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Early Cretaceous to present latitude of the central proto-Tibetan Plateau; a paleomagnetic synthesis with implications for Cenozoic tectonics, paleogeography, and climate of Asia

Peter C. Lippert, Douwe J. J. van Hinsbergen and Guillaume Dupont-Nivet
Early Cretaceous to present latitude of the central proto-Tibetan Plateau; a paleomagnetic synthesis with implications for Cenozoic tectonics, paleogeography, and climate of Asia (in Toward an improved understanding of uplift mechanisms and the elevation history of the Tibetan Plateau, Nie Junsheng (editor), Brian K. Horton (editor) and Gregory D. Hoke (editor))
Special Paper - Geological Society of America (August 2014) 507: 1-21

Abstract

Published paleomagnetic data from well-dated sedimentary rocks and lavas from the Lhasa terrane have been reevaluated in a statistically consistent framework to assess the latitude history of southern Tibet from ca. 110 Ma to the present. The resulting apparent polar wander path shows that the margin of the Lhasa terrane has remained at lat approximately 20 degrees + or - 4 degrees N from ca. 110 to at least 50 Ma and has drifted northward to its present latitude of 29 degrees N since the early Eocene. This latitude history provides a paleomagnetically determined collision age between the Tibetan Himalaya and the southern margin of Asia that is ca. 49.5 + or - 4.5 Ma, if not a few millions of years earlier after considering reasonable estimates for shortening within the suture zone. This collision occurred at lat approximately 21 degrees + or - 4 degrees N, or perhaps approximately 2 degrees lower if an average-size forearc is considered. These paleomagnetic data indicate that at most, only 1100 + or - 560 km of post-50 Ma India-Asia convergence was partitioned into Asian lithosphere. The lower bound of these paleomagnetic estimates is consistent with the magnitude of upper crustal shortening and thickening within Asia calculated from structural geologic studies. Thus, a substantial amount of the shortening within, and therefore surface uplift of, the Tibetan Plateau predates the Tibetan Himalaya-Lhasa collision. These conclusions suggest that the Tibetan Plateau is similar to the Altiplano of the Andes, in that most of the plateau developed at subtropical latitudes above an oceanic subduction zone in the absence of a continent-continent collision. A direct implication of these findings is that 1700 + or - 560 km or more post-50 Ma India-Asia convergence was partitioned into the lower plate of the orogenic system (i.e., units of Indian affinity). Recent paleomagnetic and plate tectonic analyses suggested significant extension of Greater India lithosphere after breakup from Gondwana but prior to collision with the southern margin of Asia. Cretaceous extension within Greater India was inferred to open an oceanic Greater India Basin, which would have maintained a deep tropical water mass along the southern edge of greater Asia throughout most of the Paleogene. We suggest ways in which future climate models can incorporate this paleogeography to more accurately explore how Paleogene atmospheric processes interact with or are modified by the juxtaposition of a tropical ocean basin and the high uniform topography of the Tibetan Plateau.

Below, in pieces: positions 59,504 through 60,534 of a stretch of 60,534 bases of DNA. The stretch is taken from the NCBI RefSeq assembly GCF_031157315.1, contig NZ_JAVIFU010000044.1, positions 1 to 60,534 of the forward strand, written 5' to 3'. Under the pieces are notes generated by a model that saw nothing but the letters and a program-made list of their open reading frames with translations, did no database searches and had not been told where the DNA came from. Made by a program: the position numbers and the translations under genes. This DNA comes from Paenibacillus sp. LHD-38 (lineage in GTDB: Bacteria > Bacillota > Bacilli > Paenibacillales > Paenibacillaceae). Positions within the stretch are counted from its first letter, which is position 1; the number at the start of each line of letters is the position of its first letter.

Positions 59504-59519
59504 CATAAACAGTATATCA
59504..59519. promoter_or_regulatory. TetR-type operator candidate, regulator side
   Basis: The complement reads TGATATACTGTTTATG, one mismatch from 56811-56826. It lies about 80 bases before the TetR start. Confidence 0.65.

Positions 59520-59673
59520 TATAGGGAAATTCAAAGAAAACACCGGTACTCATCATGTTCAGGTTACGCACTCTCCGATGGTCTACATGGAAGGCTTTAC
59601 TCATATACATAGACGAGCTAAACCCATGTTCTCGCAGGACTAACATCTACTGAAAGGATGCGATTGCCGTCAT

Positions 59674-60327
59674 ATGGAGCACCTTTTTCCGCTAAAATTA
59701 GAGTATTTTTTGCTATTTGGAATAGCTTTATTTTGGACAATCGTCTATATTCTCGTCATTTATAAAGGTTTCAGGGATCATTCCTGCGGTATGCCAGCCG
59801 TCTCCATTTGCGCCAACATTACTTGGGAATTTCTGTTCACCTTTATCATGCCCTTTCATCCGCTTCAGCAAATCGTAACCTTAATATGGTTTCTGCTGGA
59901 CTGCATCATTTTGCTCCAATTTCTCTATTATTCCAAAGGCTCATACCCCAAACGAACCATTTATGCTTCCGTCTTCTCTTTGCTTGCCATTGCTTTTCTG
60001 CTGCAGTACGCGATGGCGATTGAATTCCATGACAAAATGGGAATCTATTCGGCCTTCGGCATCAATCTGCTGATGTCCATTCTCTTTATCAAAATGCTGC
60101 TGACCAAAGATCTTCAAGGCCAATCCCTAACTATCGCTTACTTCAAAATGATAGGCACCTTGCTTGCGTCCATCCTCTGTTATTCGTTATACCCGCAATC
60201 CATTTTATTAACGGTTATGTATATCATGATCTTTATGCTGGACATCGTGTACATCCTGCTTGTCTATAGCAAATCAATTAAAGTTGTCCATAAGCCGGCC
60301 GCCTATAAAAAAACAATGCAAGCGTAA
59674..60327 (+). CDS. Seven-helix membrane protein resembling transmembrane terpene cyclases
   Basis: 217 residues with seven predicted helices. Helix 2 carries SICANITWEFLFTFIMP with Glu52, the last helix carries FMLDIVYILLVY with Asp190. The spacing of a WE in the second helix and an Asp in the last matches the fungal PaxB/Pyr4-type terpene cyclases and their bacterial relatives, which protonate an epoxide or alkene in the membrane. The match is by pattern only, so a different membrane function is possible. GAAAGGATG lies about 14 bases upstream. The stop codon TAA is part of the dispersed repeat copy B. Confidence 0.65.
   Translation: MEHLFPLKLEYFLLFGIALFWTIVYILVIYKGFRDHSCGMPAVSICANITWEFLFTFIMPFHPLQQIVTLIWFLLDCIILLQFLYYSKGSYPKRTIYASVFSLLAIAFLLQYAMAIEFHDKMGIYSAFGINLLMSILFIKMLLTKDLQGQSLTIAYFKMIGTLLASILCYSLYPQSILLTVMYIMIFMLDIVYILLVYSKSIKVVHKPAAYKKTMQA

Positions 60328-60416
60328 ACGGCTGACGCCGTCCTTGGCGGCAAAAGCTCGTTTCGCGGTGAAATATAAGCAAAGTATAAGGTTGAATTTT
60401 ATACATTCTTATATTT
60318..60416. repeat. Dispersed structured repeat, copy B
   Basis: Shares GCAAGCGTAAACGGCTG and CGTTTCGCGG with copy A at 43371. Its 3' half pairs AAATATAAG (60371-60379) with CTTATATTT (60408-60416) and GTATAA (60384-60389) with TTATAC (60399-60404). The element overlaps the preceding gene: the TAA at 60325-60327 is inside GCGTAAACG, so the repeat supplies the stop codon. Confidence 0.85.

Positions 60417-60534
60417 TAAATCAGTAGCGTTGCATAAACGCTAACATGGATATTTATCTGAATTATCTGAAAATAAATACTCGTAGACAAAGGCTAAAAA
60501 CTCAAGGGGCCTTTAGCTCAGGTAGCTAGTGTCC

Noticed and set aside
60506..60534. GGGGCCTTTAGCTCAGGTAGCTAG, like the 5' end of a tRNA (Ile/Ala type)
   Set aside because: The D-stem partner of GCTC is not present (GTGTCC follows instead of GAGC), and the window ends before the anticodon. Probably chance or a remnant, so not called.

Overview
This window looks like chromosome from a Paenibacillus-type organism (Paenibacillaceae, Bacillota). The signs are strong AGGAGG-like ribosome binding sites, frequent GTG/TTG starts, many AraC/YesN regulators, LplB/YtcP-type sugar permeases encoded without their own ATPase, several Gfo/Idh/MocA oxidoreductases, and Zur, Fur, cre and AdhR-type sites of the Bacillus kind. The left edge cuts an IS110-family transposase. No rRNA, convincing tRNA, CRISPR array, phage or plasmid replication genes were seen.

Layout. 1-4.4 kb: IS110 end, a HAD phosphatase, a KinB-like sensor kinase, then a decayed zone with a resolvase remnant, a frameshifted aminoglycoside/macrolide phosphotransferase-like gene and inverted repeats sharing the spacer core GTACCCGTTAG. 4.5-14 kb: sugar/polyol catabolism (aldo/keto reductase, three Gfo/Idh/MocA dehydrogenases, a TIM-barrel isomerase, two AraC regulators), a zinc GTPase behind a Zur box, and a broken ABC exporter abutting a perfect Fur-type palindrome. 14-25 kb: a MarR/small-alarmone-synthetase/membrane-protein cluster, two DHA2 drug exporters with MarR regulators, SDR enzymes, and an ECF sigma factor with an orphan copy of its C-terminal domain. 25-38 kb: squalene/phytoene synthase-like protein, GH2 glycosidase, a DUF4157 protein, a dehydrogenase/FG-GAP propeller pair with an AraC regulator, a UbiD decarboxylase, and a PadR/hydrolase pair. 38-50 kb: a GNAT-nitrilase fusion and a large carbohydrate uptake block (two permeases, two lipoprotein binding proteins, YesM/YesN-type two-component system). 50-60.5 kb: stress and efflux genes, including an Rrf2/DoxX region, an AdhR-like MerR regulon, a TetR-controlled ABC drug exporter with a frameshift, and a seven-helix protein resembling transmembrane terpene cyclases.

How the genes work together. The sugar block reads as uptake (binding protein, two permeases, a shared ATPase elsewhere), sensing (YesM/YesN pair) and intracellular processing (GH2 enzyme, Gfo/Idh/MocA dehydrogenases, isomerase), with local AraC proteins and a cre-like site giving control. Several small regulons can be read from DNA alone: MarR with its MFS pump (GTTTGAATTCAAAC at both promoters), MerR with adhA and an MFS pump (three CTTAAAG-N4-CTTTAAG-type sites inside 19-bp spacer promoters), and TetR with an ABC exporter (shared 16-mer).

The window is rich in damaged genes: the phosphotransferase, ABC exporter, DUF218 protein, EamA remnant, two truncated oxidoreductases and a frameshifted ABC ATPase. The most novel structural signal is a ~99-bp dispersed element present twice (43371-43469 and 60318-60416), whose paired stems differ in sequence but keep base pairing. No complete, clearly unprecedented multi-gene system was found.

ISSN: 0072-1077
EISSN: 2331-219X
Coden: GSAPAZ
Serial Title: Special Paper - Geological Society of America
Serial Volume: 507
Title: Early Cretaceous to present latitude of the central proto-Tibetan Plateau; a paleomagnetic synthesis with implications for Cenozoic tectonics, paleogeography, and climate of Asia
Title: Toward an improved understanding of uplift mechanisms and the elevation history of the Tibetan Plateau
Author(s): Lippert, Peter C.van Hinsbergen, Douwe J. J.Dupont-Nivet, Guillaume
Author(s): Nie Junshengeditor
Author(s): Horton, Brian K.editor
Author(s): Hoke, Gregory D.editor
Affiliation: University of Arizona, Department of Geosciences, Tucson, AZ, United States
Affiliation: Lanzhou University, Collagorative Innovation Center for Arid Environments and Climate Change, Lanzhou, China
Pages: 1-21
Published: 201408
Text Language: English
Publisher: Geological Society of America (GSA), Boulder, CO, United States
ISBN: 978-0-8137-2507-9
References: 159
Accession Number: 2014-076444
Categories: Solid-earth geophysicsStratigraphy
Document Type: Serial
Bibliographic Level: Analytic
Annotation: GSA Data Repository Item 2014216
Illustration Description: illus. incl. 2 tables, geol. sketch maps
N30°00'00" - N32°00'00", E82°00'00" - E90°00'00"
Secondary Affiliation: University of Texas, Austin, USA, United StatesSyracuse University, USA, United StatesUtrecht University, NLD, NetherlandsUniversite de Rennes 1, FRA, France
Country of Publication: United States
Secondary Affiliation: GeoRef, Copyright 2017, American Geosciences Institute. Reference includes data supplied by the Geological Society of America, Boulder, CO, United States
Update Code: 201440
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